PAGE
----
- The Ship is fitted with state-of-the-art Navigation and Communication equipment, sensor and machinery. The 105 Metre ship displaces approximately 2350 tons and is propelled by two 9100 KW diesel engines designed to attain a maximum speed of 26 knots, with an endurance of 6000 Nautical Miles.
- The ship is designed to embark and carry a twin-engine helicopter, four high speed boats and one inflatable boat for swift boarding and Search & Rescue operations.
- The ship is also capable of carrying limited pollution response equipment to undertake oil spill pollution response at sea.
- The ship will be deployed extensively for EEZ surveillance, Coastal Security and other duties as enshrined in the Coast Guard charter of duties, to safeguard the maritime interests of the Nation.
Delhi’s Electric Vehicle Policy, 2020
Delhi Electric Vehicles Policy has been notified recently. It has been notified for a period of three years, following which it can be renewed in the present form or after suitable amendments. It has set an ambitious target of ensuring that by 2024, EVs account for 25% of all new vehicle registrations in the national capital.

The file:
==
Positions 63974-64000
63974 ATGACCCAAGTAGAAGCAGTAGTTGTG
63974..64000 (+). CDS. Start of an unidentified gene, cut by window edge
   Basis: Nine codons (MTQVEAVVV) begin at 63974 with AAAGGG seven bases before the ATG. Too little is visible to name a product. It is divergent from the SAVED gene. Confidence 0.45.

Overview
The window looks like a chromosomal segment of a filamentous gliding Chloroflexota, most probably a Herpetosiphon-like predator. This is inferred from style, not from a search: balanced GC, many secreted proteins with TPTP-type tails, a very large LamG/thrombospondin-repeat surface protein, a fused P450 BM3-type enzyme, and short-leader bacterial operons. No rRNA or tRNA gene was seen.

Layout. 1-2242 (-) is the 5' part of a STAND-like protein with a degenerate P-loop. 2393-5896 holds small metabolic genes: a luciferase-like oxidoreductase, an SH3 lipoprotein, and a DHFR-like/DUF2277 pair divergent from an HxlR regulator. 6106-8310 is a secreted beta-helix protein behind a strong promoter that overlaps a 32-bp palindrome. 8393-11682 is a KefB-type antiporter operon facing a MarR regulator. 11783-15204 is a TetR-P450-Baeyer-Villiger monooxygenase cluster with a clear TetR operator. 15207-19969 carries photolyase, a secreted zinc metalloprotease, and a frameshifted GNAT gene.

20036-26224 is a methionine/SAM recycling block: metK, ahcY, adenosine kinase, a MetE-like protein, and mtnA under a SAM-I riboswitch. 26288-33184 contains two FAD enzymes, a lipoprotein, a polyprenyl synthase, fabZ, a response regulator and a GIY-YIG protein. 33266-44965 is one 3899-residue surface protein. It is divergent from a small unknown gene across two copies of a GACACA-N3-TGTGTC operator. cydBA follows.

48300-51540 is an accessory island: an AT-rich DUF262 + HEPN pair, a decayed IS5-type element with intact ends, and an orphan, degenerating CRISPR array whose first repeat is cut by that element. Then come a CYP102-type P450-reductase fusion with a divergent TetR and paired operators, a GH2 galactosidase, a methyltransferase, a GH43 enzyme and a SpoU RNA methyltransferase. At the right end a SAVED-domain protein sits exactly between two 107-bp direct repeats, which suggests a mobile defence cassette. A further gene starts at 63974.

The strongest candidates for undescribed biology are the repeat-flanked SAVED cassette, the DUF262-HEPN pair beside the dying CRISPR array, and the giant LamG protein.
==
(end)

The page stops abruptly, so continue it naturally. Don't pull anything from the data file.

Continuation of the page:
Policy roadmap –
- The policy is incentive-driven, which the government believes will encourage people to buy new EVs, scrap cars running on petrol and diesel.
- It has provisions for low-interest loans for battery-run commercial vehicles like buses and trucks.
- The policy lays a particular emphasis in the category of two-wheelers, autos, and goods carriers and will, for the first time, allow ride-hailing services such as Ola and Uber and last mile delivery platforms such as Zomato and Swiggy to operate battery-driven bikes.